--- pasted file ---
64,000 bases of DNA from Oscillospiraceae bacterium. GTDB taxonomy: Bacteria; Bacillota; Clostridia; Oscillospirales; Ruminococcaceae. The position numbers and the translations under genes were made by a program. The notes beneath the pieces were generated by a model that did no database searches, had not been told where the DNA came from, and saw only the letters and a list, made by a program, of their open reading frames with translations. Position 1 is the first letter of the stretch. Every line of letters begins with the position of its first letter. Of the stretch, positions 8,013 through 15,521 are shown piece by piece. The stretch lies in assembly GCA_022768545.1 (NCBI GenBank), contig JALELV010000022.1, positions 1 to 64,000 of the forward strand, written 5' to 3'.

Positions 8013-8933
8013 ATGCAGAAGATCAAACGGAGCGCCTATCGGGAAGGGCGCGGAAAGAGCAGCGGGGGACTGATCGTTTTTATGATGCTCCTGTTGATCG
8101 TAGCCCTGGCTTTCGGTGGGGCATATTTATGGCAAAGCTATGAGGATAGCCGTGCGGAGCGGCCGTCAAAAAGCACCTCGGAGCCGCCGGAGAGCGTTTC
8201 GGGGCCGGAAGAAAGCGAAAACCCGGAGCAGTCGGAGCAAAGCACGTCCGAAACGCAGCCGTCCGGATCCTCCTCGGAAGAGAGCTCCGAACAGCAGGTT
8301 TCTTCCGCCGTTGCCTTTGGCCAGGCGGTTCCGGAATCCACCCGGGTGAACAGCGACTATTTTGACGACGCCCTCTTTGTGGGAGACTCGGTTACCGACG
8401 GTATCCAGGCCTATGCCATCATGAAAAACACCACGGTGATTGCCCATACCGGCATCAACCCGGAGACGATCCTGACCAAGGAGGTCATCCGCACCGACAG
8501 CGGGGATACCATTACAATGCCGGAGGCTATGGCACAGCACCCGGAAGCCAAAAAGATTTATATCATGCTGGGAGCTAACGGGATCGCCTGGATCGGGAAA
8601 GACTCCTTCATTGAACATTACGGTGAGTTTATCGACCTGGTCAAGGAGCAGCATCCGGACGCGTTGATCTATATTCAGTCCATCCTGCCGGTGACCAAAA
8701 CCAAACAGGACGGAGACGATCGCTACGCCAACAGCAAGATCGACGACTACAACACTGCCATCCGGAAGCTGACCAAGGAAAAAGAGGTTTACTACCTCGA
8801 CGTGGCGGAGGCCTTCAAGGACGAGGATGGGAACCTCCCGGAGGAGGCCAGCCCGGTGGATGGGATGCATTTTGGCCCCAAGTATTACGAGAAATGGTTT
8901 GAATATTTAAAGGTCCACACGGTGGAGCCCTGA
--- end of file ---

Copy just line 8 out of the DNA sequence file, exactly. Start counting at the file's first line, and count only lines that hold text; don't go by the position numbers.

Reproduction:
8501 CGGGGATACCATTACAATGCCGGAGGCTATGGCACAGCACCCGGAAGCCAAAAAGATTTATATCATGCTGGGAGCTAACGGGATCGCCTGGATCGGGAAA